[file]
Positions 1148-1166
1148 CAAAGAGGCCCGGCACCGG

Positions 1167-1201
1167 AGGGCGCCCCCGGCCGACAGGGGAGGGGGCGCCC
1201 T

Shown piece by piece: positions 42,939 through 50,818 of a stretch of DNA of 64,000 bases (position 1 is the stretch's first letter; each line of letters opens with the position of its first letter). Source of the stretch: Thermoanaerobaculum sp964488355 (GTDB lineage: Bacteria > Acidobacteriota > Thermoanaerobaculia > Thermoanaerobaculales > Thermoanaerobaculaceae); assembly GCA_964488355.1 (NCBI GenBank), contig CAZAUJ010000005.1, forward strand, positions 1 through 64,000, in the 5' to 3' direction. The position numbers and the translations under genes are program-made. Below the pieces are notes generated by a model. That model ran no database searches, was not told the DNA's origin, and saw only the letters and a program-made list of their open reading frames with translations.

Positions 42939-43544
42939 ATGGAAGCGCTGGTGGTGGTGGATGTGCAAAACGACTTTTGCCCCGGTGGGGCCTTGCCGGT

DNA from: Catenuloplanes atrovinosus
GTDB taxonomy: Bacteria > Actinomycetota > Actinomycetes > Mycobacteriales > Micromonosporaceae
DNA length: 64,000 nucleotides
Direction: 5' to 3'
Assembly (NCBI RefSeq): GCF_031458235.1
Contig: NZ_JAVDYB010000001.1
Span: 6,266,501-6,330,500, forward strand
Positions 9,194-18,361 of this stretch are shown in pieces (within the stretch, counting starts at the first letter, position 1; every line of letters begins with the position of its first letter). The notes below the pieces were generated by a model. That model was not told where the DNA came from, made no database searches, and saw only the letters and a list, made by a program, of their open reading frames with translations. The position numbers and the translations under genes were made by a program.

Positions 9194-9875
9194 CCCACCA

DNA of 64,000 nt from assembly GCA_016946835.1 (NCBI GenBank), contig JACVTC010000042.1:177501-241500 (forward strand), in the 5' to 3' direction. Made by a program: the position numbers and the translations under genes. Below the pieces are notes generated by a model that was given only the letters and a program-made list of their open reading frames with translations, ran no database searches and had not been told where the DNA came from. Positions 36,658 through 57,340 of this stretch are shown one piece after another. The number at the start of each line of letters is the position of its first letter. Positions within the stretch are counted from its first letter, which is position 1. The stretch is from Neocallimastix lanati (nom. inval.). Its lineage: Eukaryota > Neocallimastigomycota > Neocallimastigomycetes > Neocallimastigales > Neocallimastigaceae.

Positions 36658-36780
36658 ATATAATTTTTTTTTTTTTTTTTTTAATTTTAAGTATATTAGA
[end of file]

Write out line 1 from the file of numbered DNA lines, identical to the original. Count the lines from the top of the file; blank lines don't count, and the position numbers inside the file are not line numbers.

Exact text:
Positions 1148-1166